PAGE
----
Still thinking about Prince . . .
Like so many, I downloaded some Prince and revisited the music of my youth. Purple Rain, of course. And in listening to it, I did something that I may never have done in the 80s: listening to all of Purple Rain, all 8:42 of it. That includes the final atmospheric two minutes of the song. There’s no more chorus, no big guitar, no more purple rain. There’s some trilling piano, a few of Prince’s vocalizations, and some echoing violins. A friend who’s a musical expert told me that section has a name. It’s an “outro.”
“Outro” is a music term for “the end of the road for your song.” It can be an instrumental solo, repeated chorus, or something else like that. There’s no real formula, but I think the most accurate description of Purple Rain’s outro is a meditation in strings (i.e. violins).
As a young person I honestly thought the end of the song was boring. It seemed like fluff after the huge vocals and massive guitars. The average song length has been on the rise since the 70s, leveling off in the 1990s at about 4 minutes. In fact the radio version of Purple Rain was shortened to 4:05, but I always listened to the album (on tape). Maybe my teenage attention span maxed out at 4 minutes. I would rewind the tape back to the beginning, craving the organ chord and unforgettable opening of the album:
“Dearly beloved, we are gathered here today to get through this thing called life . . .”
That did not feel like fluff.
Sadly now, every moment of Prince’s work seems more precious. Spending that extra two minutes finishing out the outro is a way to honor him. It’s a way of appreciating what the artist—in this case, The Artist—was doing. The whole song, including the outro, is what he was really trying to say.
Beyond that, this outro reminded me of a broader theme with communication. Conciseness is highly valued, both in writing and speaking. On this blog I sometimes pull data and anecdotes from a book called Brief: Make a Bigger Impact by Saying Less. One of its arguments for brevity is the thought-speech gap: listeners can process information at a rate of 600 more words per minute than speakers can actually speak. This gap creates “spare mental bandwidth” that can lead to distraction, boredom, and judgment. Conversely, speaking in a concise, message-heavy way maximizes efficiency and attentiveness.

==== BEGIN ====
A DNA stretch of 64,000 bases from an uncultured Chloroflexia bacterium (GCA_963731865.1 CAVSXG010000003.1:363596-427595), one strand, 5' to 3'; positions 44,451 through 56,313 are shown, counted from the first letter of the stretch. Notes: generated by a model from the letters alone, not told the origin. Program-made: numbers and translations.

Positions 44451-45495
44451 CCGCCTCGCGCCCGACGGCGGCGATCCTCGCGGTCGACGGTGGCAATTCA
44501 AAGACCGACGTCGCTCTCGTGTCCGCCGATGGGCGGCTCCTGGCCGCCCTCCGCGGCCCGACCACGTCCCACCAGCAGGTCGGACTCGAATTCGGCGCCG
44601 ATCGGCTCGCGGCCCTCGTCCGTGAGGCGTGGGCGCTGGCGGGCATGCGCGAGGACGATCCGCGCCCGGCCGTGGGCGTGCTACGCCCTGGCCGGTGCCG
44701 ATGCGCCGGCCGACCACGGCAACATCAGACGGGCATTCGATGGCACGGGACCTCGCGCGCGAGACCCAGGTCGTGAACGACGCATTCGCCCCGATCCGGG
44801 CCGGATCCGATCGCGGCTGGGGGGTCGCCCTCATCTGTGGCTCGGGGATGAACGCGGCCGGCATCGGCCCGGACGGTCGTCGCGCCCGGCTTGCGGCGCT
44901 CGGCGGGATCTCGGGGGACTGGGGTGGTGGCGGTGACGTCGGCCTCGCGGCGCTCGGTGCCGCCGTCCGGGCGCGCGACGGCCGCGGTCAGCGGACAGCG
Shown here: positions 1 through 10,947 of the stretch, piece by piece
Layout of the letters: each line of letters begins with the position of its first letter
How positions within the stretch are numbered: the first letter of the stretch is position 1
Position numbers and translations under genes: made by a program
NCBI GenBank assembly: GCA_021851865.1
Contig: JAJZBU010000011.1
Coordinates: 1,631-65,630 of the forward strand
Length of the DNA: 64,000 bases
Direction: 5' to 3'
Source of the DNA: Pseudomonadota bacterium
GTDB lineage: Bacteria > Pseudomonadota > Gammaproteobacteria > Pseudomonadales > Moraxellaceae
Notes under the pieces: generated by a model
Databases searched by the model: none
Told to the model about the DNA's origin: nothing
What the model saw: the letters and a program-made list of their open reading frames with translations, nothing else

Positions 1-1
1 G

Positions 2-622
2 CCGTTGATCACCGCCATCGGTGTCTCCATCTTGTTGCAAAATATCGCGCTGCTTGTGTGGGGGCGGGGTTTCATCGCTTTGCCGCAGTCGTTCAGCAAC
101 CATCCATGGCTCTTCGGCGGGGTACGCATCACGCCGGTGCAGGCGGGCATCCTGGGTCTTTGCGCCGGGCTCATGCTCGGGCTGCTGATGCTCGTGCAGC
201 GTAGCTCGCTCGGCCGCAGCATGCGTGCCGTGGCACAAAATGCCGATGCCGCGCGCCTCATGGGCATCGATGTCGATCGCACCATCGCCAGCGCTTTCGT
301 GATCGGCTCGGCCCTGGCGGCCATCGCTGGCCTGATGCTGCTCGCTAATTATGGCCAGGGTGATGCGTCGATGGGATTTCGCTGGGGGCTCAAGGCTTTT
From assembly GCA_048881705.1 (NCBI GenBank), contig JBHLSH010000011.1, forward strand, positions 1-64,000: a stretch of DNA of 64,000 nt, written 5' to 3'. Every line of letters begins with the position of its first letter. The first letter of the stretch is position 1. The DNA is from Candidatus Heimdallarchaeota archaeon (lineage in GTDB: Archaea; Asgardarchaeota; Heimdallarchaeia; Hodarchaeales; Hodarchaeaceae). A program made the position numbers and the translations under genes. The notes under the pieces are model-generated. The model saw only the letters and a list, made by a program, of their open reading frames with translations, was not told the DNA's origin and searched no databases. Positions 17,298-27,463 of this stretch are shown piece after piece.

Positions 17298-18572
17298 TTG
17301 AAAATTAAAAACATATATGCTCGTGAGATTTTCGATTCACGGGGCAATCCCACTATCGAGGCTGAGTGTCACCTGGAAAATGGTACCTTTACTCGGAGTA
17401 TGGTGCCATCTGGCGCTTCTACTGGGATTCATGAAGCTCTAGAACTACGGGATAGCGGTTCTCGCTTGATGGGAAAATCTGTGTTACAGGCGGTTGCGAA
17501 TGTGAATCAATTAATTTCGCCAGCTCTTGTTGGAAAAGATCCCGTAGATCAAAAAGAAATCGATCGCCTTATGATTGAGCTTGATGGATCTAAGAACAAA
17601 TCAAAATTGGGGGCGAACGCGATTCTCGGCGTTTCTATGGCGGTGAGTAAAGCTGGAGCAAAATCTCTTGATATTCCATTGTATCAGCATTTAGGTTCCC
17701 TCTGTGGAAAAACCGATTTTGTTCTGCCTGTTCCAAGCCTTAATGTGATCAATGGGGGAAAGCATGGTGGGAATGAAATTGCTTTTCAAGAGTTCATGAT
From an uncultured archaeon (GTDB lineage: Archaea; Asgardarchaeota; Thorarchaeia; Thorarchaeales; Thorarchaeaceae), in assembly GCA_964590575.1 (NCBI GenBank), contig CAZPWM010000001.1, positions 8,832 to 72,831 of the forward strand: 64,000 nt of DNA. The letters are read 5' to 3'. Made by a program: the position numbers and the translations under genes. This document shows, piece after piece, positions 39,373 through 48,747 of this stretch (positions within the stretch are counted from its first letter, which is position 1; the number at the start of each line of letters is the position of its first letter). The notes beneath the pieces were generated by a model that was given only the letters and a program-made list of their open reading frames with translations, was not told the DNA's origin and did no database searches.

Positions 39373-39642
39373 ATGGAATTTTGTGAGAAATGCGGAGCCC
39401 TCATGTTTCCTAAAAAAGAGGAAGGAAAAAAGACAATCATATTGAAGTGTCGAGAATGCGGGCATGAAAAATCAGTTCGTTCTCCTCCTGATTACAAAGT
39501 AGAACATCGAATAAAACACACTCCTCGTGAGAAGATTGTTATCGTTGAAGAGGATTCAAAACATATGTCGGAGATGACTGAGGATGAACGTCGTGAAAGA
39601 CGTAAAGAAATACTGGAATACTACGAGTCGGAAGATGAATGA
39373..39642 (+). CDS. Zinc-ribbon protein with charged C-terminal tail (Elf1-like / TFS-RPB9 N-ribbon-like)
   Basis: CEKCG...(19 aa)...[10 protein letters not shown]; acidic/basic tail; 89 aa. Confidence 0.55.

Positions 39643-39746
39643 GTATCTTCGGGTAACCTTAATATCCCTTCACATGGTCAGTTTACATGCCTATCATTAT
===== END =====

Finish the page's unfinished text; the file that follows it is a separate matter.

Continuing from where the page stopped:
Brevity is a virtue in pop music as well. A tight 3- or 4-minute pop song reduces the likelihood the listener will flip or click or tap to another song. But Prince (a) was too good to be limited to a formula and (b) probably didn’t care anyway. Those who are attentive enough to hang in through the whole 8:42 get a gift—the gift of a gentle orchestral landing to this booming ballad. Everyone else misses it.
Likewise with conversations, the informal, meandering end of a conversation—when the official conversation itself is over—can be extremely valuable. The “outro” of a meeting is a place for checking in and observing nonverbal communication to understand the real reaction. People may be creating their own outro. Are they still repeating the same chorus over and over? Are they calming down and echoing what was said? Using friendly, open body language can encourage people to tell you things they were thinking about the whole time but just not comfortable saying. Checking one’s phone at the earliest reasonably polite opportunity misses the chance to learn more from the conversational “outro.”
Connections between music and conversation are pretty fascinating; see this post on communications theorists who transcribe conversations with music notation. But ultimately my point here is a simple one about music appreciation. Purple Rain is a great song, and I recommend listening to it again. All of it.